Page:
Earlier this year the Feds doubled down on pay-for-value – and their commitment to linking payments to alternative payment models, such as accountable care organizations (ACO) (see Medicare Bets Big On Pay-For-Value). And while most ACOs are responsible for behavioral health services, how those services get delivered is far from uniform – from managing care entirely within the ACO, to contracting with a network of independent provider organizations.
Recently I had a chance to listen in on how the ACO market is changing service delivery, and managing and delivering behavioral health care services for their members, in the session Where Do Behavioral Health Organizations Fit In The ACO Landscape? A Review Of Emerging Accountable Care Models – led by OPEN MINDS Senior Associate Joseph P. Naughton-Travers, Ed.M., and featuring Suzanne Kieltyka, Health Education Manager, Summit Strategic Solutions; Aaron McHone, Executive Director, Unity Point Health – Berryhill Center; and Sharon Sidell, Ph.D., Executive Director, Be Well Partners in Health, LLC.
What did I learn during the presentation? First, although a majority of ACOs are responsible for providing behavioral health services to their enrollees, about one third have no formal relationships with a behavioral health provider (see The Current State Of Behavioral Health In ACOs). Second, many ACOs attempt to provide as much case management and specialist services within their own system as they can. Finally, getting the ACO/behavioral health provider partnership right takes a lot of trial and error.
Suzanne Kieltyka presented her work at Summit Strategic Solutions, a management services organization (MSO) that operates as part of Summit Medical Group, a physician-owned multispecialty practice consisting of 218 physicians, 141 advance practitioners, 54 locations, and 275,000 primary care patients. Summit Medical Group operates as a Medicare ACO and utilizes a primary care behavioral health (PCBH) model. Under this model, up to 90% of behavioral health issues are managed in primary care, but individuals with complex, long standing mental disorders are referred to specialists. Summit’s biggest problem has been finding the right behavioral health provider organizations to fit in their model – organizations whose services are “scalable” and can keep up with the their growth in population.
Aaron McHone, Executive Director of Unity Point Health – Berryhill Center, a mental health program within the Unity Point health system. Unity Point operates a Medicare ACO and participates in the state of Iowa’s Medicaid ACO program. As part of this ACO system, Berryhill has been part of delivering integrated behavioral health and physical health services for ACO beneficiaries. The keys to that integration? A lot of trial and error. Berryhill Center tried co-location with one of their ACO partners, an FQHC, but it didn’t work because they utilized a “strip mall model,” rather than an integrated care, approach to co-location. Mr. McHone also noted that behavioral health provider organizations have to be willing to negotiate with ACOs and take a risk. Behavioral health provider organizations cannot expect to share in an ACO’s savings if they are also not willing to take a certain percentage of the downside risk.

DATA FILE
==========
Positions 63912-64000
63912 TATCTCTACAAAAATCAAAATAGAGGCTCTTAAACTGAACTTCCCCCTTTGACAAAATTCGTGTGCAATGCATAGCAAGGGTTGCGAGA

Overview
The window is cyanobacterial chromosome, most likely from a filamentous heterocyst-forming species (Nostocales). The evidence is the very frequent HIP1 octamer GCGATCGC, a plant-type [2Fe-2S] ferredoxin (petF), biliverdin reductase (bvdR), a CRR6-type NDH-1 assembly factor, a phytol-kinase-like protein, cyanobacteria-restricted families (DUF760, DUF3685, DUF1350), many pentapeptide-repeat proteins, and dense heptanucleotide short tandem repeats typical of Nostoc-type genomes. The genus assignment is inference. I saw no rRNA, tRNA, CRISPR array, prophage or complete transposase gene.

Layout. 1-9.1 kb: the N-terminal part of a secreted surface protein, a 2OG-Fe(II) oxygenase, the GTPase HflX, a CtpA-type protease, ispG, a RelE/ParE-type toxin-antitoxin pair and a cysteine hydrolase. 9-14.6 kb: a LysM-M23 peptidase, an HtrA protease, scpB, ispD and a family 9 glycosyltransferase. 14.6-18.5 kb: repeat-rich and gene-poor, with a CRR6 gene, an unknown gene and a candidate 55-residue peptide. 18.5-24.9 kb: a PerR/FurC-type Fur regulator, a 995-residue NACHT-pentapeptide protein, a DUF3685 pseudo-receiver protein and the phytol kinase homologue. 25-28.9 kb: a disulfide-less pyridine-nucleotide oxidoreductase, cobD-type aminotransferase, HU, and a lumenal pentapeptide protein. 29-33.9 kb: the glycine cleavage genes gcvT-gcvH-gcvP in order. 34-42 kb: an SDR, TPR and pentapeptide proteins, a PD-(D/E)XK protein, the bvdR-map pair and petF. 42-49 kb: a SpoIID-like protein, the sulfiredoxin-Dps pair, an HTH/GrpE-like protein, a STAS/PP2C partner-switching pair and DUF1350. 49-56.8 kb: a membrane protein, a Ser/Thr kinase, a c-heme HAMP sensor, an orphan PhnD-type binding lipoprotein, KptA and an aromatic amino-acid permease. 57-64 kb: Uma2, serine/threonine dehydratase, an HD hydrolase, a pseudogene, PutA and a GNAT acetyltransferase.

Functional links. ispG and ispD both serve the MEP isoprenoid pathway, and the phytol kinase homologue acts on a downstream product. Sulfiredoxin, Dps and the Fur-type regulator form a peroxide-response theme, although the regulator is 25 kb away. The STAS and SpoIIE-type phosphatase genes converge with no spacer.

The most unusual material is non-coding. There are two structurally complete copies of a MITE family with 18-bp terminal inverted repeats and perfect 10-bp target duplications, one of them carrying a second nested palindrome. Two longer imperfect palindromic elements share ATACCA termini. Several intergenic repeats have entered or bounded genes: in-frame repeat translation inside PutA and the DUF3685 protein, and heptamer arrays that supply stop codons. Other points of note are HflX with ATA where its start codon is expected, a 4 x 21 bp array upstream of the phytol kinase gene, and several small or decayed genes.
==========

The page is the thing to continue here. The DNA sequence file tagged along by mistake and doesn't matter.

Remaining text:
Sharon Sidell, Ph.D. presented her work at Be Well Partners in Health, an Illinois-based, ACO-like coordinated care network that is managing services for adult Medicaid beneficiaries with serious mental illness who may also have concurrent medical issues, substance use issues, or a developmental disability. In Illinois, care coordination entities (CCEs) are a group of provider organizations that coordinate care for Medicaid complex consumers and are paid a per member per month (PMPM) care coordination fee. However, Illinois Medicaid is in a state of transition and the services provided by these CCEs are being folded into the state’s Medicaid managed care program. This means that Be Well is currently looking to contract with managed care organizations to provide intensive care coordination for special populations. Dr. Sidell noted that an important part of managing care for the SMI population also includes social supports, such as assistance with applying for and maintaining public benefits; assistance in locating and acquiring housing, food and clothing; and assistance with budgeting of monthly income, paying the bills and money management.
Given all of this experience, what was the best advice from our panel for integrating with an ACO? Develop organizational corporate relationships by reaching out to executives managing ACOs with a proposed model for addressing behavioral health for their members. Our panelists suggested these tips when talking with a potential ACO partners:
- Provide both “head” and “heart” reasons for your partnership. Data is critical to an ACO, but they also want to know what is in it for their consumers.
- Be clear about the geography that your organization can cover. A partnership won’t work if consumers aren’t willing or able to travel to your practice.
- Be willing to take on some risk. This is a business model, and you’re going to have to be willing to help front load some of the cost. Acknowledge that the ACO may not be able to pay very well, but that you understand the benefits of the increased number of referrals to your practice.
ACOs are of increasing importance for specialist strategy in the field. Their numbers and coverage are increasing (see In “Accountable Care”, Who Is Accountable For What Consumer?)and CMS Data Show Medicare ACO Programs Generated $237 Million In Savings During First Year). One thing we can be sure of is that the ACO model is here to stay – meaning behavioral health provider organizations must find a way to work with the ACOs in their area.